Ramos: Assembly Advances ‘NY@Work’ Plan to Create Jobs, Help Business Thrive
Assemblyman Phil Ramos (D-Central Islip) announced today the release of a comprehensive plan called NY@Work that would create tens of thousands of jobs, help businesses, and leave New Yorkers better prepared to compete in today’s high-tech economy.
"The Assembly is earmarking nearly $525 million for the plan, which will help bring a focus that has been sorely lacking under the governor’s policies to New York’s economic development efforts and take advantage of our many strengths – a strong education system, a skilled workforce, a tradition of manufacturing, and diverse regional economies," Ramos said.
Redirecting the state’s failed approach to economic development
"Had the state’s employment grown at the same rate as the nation’s between January 1995 and December 2003, New York would have created 432,900 additional jobs," Ramos said.
To improve the accountability and efficiency of the state’s economic development efforts, the Assembly’s plan would create an Economic Policy Coordination Board to develop a long-overdue strategic plan for economic growth and oversee the state’s investments in research and development projects. It would also replace the current Empire State Development Board with a new, three-member Economic Development Control Board – providing the governor, the Assembly Speaker, and the Senate Majority Leader each with one appointed member.
Reforming the Empire Zone program
When the Empire Zone program is being run efficiently, it is an effective economic development program. Unfortunately, the current administration has mismanaged the program, and took nine months before even proposing a solution that fell far short of what is needed. The Assembly’s plan would make major changes to improve performance, ensure appropriate oversight and management, and make sure the most distressed areas of the state get the help they need.
Developing a workforce for the future
Another Assembly initiative, Expand Local Economies through Vocational and Technical Education (ELEVATE NEW YORK), will help the state invest in its workforce by:
- supporting school-to-work programs that help students by providing career orientation and work experience;
- investing in vocational education and support programs that train workers in the changing technology in trade industries;
- initiating a new program called "Experience and a Degree" which promotes the use of internships that help bridge the classroom to the workplace;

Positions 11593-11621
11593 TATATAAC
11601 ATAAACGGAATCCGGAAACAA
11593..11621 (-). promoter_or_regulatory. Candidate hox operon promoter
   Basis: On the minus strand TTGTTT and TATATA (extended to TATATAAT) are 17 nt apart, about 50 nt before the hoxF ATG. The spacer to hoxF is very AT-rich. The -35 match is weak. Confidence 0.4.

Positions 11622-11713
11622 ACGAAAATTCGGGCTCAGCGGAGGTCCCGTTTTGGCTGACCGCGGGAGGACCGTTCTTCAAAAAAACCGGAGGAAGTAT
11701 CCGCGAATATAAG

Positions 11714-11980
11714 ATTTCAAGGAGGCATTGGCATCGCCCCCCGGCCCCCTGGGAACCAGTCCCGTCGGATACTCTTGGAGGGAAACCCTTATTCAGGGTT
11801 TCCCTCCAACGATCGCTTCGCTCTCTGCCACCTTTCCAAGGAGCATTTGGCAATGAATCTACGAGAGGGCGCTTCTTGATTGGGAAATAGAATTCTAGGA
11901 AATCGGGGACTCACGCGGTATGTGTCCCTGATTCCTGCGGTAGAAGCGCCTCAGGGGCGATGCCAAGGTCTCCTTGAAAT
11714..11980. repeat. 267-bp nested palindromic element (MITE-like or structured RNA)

- backing Educational Opportunity Centers which provide job training and educational services to roughly 20,000 low-income New Yorkers; and
- supporting apprenticeships that provide on-the-job training and access to the skilled trades.
"This program will truly elevate New York by providing job training for our future workforce," Ramos said. "The best economic development investment the state can make is to improve the skills of its workers, and that begins in our schools."
Supporting the manufacturing sector
Manufacturing is still a vital component of our state’s economy. The Assembly’s plan includes a "Make-It-Here" initiative that would focus on the small manufacturer and niche markets; support research and development alliances; develop a new program called "ManuTech 2004," which helps employers adopt new technologies; and assist with exporting.
The ability of small manufacturing firms to enter the export market often makes the difference in the survival of such firms over the long term. NY@Work would provide assistance to help small firms take advantage of the export market.
Lowering the cost of energy is vital to keeping the manufacturing sector viable. The Power for Jobs Program – first proposed by the Assembly – provides low-cost power to manufacturers. NY@Work would reform and extend the program for three years, while making key changes so it runs more efficiently.
"Long Island has some of the highest energy rates in the nation," Ramos said. "By providing manufacturers with lower energy costs, Power for Jobs has been successful at keeping jobs here and creating new ones."
Supporting community-based economic development
The Assembly’s plan recognizes the importance of community-based development, and offers support to programs like the Minority- and Women-Owned Business Development Lending Program.
"Small businesses account for eight out of every 10 new jobs in New York State," Ramos said. "While jobs have declined in the state over the last several years, the number of small business start-ups has increased. At present, small businesses account for nearly half of all sales occurring in New York."
NY@Worksupports small businesses through programs like the Entrepreneurial Assistance Program and Credit Union Participation in Linked Deposit Program. EAP centers provide vital assistance to minorities, women, displaced workers and persons with disabilities in starting or growing their small business ventures. The Excelsior Linked Deposit Program provides small businesses with access to capital through "linked loans."
"The bottom line is we need economic development policies to lead New York’s economy into the future, and the governor’s policies have proven ill-equipped to do that," Ramos said. "To meet the challenges of a global 21st century economy, New York must adopt a comprehensive plan that effectively capitalizes on our many strengths. NY@Work accomplishes this."